Wednesday, February 7, 2007

Why Viacom, YouTube, Universal and MySpace Need the PERFORM Act

Modern media is in chaos. In this digital free-for-all there are no winners, and the current paradigmis only feeding the frenzy. The filtering technologies currently in useblatantly censor content, consumer groups are justifiably up in arms overprivacy breaches, and the labels are suing the individual users whileholding ISPs hostage with exorbitant revenue demands. Meanwhile, the courtsare reluctant to take proactive measures to stem the bloodshed. In the end, it's all about the money: the financial consequences to America'sentertainment industry are staggering.

On top of it all, the end user experience is duplicitous and mediocreat best. A solution must be adopted where creative content is deliveredsecurely, providing lawful access and guaranteed privacy for the consumer. The rights owners and the distributors must cooperate to that end if theindustry is to have any sensible future, which is why adopting the PERFORMAct is a critical first step.

Professor Richard Walter, Screenwriting Chairman of UCLA's Departmentof Film and Television opines, "At the heart of the problem lies theadversarial mindset. Intellectual property owners and users should not beengaged in this futile prizefight. Copyright customers and purveyors arenot intrinsic enemies at all, but partners sharing common interests andgoals. The PERFORM Act embraces collaboration over conflict. Far fromlimiting the creation and dissemination of intellectual property, thelegislation expands it."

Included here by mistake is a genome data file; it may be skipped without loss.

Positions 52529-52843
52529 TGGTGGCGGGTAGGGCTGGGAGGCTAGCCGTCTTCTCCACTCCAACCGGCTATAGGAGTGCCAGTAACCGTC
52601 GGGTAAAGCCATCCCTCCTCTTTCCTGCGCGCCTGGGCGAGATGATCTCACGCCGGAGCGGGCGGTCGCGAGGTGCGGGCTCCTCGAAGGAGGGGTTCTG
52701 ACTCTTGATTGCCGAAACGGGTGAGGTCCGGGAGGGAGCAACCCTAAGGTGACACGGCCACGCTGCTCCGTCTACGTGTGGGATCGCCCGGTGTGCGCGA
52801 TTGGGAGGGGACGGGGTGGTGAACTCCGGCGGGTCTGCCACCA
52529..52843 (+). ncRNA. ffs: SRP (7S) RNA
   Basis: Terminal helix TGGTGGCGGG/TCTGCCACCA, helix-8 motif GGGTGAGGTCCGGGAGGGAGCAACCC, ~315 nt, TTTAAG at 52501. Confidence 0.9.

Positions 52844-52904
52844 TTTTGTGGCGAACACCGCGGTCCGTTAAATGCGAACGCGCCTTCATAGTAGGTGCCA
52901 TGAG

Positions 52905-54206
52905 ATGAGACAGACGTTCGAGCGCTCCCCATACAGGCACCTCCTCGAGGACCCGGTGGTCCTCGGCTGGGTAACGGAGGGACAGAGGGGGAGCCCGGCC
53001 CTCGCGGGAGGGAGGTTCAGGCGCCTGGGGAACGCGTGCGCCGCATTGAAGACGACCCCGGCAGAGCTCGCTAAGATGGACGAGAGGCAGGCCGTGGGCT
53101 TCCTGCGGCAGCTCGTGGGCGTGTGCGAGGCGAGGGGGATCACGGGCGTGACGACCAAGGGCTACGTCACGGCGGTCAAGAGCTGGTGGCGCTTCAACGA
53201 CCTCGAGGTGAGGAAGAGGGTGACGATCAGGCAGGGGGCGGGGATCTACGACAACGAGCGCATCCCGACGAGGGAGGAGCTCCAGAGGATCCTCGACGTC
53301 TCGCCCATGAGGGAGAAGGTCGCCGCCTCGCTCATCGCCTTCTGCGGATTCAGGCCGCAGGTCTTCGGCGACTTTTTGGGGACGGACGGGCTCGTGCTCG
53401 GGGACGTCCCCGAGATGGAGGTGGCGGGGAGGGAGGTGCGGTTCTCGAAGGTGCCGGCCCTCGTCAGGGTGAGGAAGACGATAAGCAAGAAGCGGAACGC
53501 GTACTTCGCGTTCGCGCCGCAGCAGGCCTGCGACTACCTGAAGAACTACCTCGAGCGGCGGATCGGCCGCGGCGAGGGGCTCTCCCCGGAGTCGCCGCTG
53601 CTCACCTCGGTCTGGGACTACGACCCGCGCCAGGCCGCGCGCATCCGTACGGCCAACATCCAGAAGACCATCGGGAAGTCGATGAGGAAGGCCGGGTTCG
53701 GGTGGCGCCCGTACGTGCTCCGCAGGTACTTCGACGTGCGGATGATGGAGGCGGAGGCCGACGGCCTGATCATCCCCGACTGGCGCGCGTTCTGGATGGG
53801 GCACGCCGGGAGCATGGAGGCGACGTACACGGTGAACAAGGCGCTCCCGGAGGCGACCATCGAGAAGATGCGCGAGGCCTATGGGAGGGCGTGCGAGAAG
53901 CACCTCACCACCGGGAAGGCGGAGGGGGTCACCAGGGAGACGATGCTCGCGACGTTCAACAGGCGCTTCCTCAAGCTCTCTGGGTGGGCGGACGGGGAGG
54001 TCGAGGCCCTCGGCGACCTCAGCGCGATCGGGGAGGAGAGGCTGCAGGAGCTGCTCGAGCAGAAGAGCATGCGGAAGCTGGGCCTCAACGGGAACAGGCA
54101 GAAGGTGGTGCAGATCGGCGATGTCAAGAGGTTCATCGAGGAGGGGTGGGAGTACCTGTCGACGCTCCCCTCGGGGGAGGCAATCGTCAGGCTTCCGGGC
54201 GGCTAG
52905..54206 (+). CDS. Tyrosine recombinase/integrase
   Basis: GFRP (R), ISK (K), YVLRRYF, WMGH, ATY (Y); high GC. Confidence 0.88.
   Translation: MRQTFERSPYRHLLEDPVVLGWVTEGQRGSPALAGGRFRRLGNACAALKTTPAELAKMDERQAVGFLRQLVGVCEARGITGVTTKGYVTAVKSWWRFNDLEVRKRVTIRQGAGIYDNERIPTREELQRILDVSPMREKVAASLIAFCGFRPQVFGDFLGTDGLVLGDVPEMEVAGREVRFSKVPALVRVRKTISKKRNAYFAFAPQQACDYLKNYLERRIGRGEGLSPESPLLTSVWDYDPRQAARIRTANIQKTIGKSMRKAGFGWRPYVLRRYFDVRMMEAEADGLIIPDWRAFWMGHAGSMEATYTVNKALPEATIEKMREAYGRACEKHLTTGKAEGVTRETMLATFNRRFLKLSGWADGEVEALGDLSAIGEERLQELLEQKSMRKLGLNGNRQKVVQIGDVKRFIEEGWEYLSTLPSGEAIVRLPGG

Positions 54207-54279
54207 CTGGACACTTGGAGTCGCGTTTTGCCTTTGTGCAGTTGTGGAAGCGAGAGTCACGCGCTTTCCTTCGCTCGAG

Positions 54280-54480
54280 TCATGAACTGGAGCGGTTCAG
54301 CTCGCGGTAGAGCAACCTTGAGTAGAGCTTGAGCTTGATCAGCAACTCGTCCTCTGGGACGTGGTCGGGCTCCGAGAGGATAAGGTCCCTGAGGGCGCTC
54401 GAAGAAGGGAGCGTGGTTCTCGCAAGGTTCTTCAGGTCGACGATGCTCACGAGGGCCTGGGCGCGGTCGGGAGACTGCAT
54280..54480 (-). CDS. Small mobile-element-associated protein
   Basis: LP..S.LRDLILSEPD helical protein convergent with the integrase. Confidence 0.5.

Viacom's takedown notices to YouTube (purchased by Google for $1.65Billion last fall) accomplish nothing beyond censorship, negative consumerexperiences, and a non-competitive business environment which fomentsglobal piracy. Ironically, Viacom's CBS Innertube remains a veritablebuffet for copyright infringement, with its entire contents available foreasy theft. As MySpace is one of the primary platforms of YouTube content,its financial future is also very much at risk.

What is universally understood is that everyone deserves propercompensation. One of the goals of the PERFORM Act is to create a levelplaying field for all content distributors, so that they may prosper alongwith the creators. Financial realities mandate MRT's distribution solutionswhich power, enable, and enhance business models for all types of digitalmedia. Robert Hambrecht, Managing Director of WR Hambrecht + Co. and actingadvisor for Media Rights Technologies, eloquently expresses the commercialimpact, "The entertainment industry will continue to shoot itself in thefoot until creators and distributors work as a team toward this reachablegoal. MRT's solution is a win-win answer to the problems at hand, deftlyanswering the PERFORM Act's call-to-arms. If even a small percentage ofpiracy is converted into real revenue, then both parties stand to benefitgreatly."

Hank Risan, CEO of MRT, adds, "Hundreds of millions of dollars areneedlessly spent in litigation while solutions are commercially available, proven, and affordable to the entire entertainment industry. Why are we notemploying technological innovations to create a harmonious relationshipthroughout the entire creative economic food chain? Our solution can bearout this critical legislation; the economic viability of the recording andfilm industry is at stake."

Source: Media Rights Technologies,

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